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Release year: 1990 Director: Ron Underwood Screenwriter: Brent Maddock, S. S. Wilson, Ron Underwood Starring: Kevin Bacon, Fred Ward, Finn Carter, Michael Gross, Reba McEntire, Robert Jayne, Ariana Richards, Tony Genaro, Victor Wong Ratings: 4 Saturn nominations: Best Science Fiction Film, Best Supporting Actress (Finn Carter), Best Supporting Actress (Reba McEntire), Best Special Effects. A ..

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Tremors

tremors official poster

Release year: 1990

Director: Ron Underwood

Screenwriter: Brent Maddock, S. S. Wilson, Ron Underwood

Starring: Kevin Bacon, Fred Ward, Finn Carter, Michael Gross, Reba McEntire, Robert Jayne, Ariana Richards, Tony Genaro, Victor Wong

Ratings: 4 Saturn nominations: Best Science Fiction Film, Best Supporting Actress (Finn Carter), Best Supporting Actress (Reba McEntire), Best Special Effects.

A small town is attacked from underground by an unknown creature. Val (Bacon) and Earl (Ward) had just packed their car to leave town, but now they are stuck in town with seismologist Rhonda (Carter), trying to survive long enough to find a way out.

Like an affectionate throwback to the creature features of the 1950s, Tremors is a genuine monster movie with a giant worm bursting through ground to attack people in an isolated area. The story is played straight, yet with humour. But rather than aiming for cheap laughs, the humour comes from smart and witty dialogue and a great chemistry between Bacon (Footloose, 1984) and Ward (Escape From Alcatraz, 1979),¬†whose quotable banter seems natural and is just as entertaining as the giant worm monster. There is also great support; Carter (How I Got Into College, 1989) as the smart seismologist but especially Gross (Big Business, 1988) and McEntire (One Night at McCool’s, 2001) as the gun-happy couple fully prepared for another World War. But it is not just the brilliant script that makes this one to last, it is also the terrifically executed special effects. Perfectly proving that sometimes less is more, Tremors gets more out of a picket fence being pushed up than several monster movies gets from CGI. With the camera as point-of-view of the worm, the dirt being pushed aside to show the speed the monster approaches at and off course, the worm itself, enormous and slimy, the effects of Tremors still holds their ground next to today’s more advanced effects. Underwood keeps the action tight and frantic, never watching any of the 96 minute long running time. After making us care for the characters he jumps right into an exciting last half, where the pulse is kept high with effectively edited scenes of the people trying to survive several attacks, that are clever enough for it never to feel like repetitions. Tremors manages one of those rare things, where the tone between humour and horror is balanced perfectly, which is a ig reason this is still, and will continue to be, enjoyed by a constantly growing fan base.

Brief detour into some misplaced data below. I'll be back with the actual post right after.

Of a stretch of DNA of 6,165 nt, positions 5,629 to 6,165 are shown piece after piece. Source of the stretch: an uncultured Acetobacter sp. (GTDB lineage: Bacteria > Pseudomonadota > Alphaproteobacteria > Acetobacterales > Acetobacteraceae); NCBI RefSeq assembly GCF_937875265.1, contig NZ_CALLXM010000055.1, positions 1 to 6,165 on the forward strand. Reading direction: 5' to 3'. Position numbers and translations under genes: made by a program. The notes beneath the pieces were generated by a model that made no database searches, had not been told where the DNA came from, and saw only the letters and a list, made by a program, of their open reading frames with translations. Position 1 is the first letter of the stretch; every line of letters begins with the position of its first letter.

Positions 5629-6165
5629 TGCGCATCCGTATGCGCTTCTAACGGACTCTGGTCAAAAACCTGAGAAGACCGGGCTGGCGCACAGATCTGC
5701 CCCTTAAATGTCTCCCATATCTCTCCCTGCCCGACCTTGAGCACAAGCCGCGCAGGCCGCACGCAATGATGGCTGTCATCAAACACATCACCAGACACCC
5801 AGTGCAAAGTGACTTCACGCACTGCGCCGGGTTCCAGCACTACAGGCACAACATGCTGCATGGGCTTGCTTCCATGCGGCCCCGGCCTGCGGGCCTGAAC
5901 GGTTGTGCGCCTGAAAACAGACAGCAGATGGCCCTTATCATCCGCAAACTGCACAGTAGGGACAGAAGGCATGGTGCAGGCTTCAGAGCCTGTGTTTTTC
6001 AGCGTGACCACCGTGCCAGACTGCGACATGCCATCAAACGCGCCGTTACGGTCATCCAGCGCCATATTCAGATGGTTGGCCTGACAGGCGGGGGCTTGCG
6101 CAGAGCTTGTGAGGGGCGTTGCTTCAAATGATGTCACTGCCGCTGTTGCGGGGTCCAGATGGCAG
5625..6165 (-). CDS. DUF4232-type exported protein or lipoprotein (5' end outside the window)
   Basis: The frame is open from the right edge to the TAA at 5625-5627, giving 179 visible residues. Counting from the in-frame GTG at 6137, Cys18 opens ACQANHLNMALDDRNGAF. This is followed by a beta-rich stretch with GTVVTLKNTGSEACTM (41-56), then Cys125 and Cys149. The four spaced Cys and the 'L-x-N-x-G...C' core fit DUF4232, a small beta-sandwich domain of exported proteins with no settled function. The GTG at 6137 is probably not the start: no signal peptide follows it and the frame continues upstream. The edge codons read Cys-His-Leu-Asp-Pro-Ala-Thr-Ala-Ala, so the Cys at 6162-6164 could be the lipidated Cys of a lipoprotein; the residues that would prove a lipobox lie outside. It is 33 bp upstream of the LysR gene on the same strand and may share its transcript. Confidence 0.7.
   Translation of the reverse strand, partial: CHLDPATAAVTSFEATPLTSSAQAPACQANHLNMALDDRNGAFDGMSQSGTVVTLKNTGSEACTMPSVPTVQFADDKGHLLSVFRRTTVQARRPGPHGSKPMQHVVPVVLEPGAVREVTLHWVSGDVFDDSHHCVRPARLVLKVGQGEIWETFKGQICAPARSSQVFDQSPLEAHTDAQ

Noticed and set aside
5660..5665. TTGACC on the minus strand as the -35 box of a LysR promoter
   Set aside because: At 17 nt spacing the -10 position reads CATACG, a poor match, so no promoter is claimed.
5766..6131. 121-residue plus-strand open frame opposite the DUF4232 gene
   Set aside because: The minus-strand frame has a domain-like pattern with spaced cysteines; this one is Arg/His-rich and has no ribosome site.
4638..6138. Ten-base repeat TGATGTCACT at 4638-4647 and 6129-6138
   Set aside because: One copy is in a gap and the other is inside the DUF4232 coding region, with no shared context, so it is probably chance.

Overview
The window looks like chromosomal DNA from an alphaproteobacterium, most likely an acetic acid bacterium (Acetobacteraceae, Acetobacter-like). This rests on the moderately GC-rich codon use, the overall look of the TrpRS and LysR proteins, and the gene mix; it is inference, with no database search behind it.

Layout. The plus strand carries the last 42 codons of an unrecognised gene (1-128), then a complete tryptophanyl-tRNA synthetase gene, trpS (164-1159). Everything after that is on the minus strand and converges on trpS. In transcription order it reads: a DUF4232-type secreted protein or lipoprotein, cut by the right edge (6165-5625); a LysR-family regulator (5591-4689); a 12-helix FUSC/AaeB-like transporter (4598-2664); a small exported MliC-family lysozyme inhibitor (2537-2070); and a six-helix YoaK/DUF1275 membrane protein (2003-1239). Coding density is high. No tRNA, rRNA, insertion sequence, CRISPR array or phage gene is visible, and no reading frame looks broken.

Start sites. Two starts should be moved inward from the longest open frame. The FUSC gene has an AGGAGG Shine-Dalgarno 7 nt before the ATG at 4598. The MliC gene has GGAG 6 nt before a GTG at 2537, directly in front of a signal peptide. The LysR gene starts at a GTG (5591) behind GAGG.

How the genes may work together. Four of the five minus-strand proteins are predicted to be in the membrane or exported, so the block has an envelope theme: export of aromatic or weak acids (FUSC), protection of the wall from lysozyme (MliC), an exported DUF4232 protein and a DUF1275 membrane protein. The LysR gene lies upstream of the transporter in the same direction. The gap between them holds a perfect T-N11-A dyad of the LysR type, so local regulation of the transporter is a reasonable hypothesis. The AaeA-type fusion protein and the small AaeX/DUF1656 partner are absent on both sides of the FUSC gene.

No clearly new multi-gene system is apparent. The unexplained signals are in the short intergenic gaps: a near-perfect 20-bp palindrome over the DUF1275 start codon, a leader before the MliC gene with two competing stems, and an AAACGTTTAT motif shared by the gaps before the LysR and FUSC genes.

Moviegeek info:

In an interview for ‘The Following’ in The Telegraph (22/1 – 2013) Kevin Bacon said that prior to the film’s release, he felt that the film was a career low: “I broke down and fell to the sidewalk, screaming to my pregnant wife, ‘I can’t believe I’m doing a movie about underground worms!'”.

If you want to watch this 1990s classic yourself, you can purchase it by clicking the image:

Picture copyrights: UIP

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